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Jeffrey Gitomer

The phone is smart. How smart is the user?

Have you noticed the shift in human focus and concentration?

Sitting in the lobby of the Public Hotel in Chicago, there are about 50 people sitting and milling around, engaged in some form of interaction – primarily WITH THEMSELVES.

Oh, there are others with them, but these people are head down on their phones. I’m sure you have both seen them and been one of them.

Maybe you’re even reading this on your mobile device right now!

Guidelines of phone use have significantly changed because of technology availability. Five years ago (before the launch of the game-changing iPhone), all you could do on a phone was send and receive calls – and painfully text. Remember your early texts – a-b-c-(oh crap)-2. That was a technological EON ago.

Cellular phones are smart these days. Most of the time, they’re smarter than their user. They are as much ‘app’ driven, as they are talk and text. If you include email and the Internet in general, your calendar, Facebook and other social media apps, Google and other search engines, news and other of-the-moment information, Instagram and other photo apps, your camera, music, movies, Angry Birds (I’m currently playing RIO HD), Scrabble, and other games, Foursquare, Paypal, and of course the ubiquitous Amazon (where you can buy anything in a heartbeat, and read any book ever written), you at once realize your phone or tablet has become your dominant communication device – and it’s only an infant in its evolution.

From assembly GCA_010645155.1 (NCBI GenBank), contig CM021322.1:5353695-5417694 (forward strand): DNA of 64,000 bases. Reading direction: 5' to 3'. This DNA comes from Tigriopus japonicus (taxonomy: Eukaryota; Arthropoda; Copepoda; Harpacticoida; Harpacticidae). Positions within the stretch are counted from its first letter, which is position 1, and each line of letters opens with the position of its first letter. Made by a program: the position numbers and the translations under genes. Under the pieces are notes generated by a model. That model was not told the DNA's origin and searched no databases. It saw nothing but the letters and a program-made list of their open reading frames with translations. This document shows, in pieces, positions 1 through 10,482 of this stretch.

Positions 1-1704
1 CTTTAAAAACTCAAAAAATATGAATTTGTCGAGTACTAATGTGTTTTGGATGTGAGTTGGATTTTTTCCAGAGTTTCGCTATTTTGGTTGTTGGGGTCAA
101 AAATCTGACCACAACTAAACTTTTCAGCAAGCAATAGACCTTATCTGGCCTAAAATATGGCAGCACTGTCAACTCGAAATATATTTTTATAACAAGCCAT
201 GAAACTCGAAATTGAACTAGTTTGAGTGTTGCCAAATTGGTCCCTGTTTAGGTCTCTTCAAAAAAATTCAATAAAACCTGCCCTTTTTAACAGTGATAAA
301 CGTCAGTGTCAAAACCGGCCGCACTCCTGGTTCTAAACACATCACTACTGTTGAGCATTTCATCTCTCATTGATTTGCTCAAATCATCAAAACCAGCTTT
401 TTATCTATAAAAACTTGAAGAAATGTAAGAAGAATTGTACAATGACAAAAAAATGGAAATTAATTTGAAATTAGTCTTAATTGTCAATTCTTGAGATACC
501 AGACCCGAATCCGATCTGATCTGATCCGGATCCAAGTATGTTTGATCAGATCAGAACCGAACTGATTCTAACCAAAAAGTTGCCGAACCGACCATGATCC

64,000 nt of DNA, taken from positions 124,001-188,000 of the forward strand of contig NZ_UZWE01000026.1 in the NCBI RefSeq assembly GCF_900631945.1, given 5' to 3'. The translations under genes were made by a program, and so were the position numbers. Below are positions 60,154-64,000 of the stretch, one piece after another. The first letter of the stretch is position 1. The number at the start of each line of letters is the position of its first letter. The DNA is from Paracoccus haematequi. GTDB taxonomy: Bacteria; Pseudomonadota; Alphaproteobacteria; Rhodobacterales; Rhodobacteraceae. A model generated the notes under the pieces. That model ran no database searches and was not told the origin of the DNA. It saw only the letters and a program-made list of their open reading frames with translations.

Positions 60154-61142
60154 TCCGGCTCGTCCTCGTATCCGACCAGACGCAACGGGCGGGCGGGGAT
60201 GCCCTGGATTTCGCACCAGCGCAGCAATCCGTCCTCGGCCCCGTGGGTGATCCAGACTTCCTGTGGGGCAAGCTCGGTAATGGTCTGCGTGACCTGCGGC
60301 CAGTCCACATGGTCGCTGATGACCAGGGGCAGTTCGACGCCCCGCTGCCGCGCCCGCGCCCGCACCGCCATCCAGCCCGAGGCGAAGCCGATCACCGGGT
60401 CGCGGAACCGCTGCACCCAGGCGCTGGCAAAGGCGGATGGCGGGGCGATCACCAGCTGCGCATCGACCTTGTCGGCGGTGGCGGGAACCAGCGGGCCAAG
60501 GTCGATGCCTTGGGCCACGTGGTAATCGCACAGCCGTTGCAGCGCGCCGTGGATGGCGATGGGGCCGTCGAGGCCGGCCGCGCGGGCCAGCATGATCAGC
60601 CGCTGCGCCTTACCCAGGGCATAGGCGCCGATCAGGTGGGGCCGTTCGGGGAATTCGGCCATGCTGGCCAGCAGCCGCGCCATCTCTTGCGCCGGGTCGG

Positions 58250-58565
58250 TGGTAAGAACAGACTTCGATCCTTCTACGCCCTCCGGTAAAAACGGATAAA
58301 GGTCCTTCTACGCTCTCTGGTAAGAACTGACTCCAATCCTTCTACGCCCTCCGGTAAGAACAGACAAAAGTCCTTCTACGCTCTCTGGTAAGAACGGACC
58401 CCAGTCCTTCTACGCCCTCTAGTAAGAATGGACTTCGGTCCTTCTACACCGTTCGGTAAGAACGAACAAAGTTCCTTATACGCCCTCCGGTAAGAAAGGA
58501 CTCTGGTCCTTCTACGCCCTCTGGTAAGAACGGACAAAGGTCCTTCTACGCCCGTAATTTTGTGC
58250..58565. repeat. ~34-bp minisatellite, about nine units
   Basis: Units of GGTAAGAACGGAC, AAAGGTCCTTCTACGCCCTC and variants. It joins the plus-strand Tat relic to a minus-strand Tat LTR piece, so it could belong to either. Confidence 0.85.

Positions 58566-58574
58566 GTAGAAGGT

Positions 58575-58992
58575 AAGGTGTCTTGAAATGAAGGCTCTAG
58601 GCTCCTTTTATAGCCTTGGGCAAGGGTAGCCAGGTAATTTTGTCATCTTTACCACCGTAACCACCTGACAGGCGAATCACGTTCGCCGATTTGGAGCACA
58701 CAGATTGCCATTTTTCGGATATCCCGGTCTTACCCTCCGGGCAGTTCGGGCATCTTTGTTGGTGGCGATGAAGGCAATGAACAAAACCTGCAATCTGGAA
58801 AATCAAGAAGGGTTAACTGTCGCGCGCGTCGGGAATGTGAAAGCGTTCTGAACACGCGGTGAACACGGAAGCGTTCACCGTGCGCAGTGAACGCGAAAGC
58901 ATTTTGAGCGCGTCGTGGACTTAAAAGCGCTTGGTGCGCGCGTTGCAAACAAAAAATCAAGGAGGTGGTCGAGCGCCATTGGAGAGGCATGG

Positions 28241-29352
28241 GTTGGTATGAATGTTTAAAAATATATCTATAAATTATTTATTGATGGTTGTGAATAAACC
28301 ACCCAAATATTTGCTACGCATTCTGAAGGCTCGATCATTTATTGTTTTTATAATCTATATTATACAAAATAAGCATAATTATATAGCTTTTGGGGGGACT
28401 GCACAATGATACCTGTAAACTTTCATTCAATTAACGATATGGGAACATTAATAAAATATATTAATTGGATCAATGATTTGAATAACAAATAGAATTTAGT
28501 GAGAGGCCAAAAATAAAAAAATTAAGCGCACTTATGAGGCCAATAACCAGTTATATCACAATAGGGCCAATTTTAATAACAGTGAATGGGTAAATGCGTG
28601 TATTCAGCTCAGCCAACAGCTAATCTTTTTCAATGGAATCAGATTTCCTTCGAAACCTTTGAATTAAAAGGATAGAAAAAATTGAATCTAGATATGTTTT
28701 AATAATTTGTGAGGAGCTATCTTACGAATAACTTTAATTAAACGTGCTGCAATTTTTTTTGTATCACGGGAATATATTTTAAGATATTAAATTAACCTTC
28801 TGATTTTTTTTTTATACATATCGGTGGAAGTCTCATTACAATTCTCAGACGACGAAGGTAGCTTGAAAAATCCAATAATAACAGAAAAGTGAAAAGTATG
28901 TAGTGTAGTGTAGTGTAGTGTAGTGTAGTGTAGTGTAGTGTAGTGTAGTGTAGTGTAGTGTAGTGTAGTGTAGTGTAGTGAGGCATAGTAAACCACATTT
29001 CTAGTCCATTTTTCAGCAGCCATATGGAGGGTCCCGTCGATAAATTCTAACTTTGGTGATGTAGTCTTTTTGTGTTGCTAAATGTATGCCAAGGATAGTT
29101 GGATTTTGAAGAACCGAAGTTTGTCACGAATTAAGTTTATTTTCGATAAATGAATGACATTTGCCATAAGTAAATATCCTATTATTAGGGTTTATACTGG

Voice recognition is the next big breakthrough.

Most people are not masters of their own phone. They use programs they need, and rarely explore new ones, unless recommended by a friend. (Think about how you found many of the apps you use.)

If you’re seeking mastery of your device, here are the fundamental how-tos:

  • How to use it mechanically. (Not just on and off.) Your phone holds technological mysteries and magic that can make your hours pay higher dividends once you master them.
  • How to use it mannerly. The ‘when’ and ‘how loud’ are vital to your perceived image. See some more rules and guidelines below.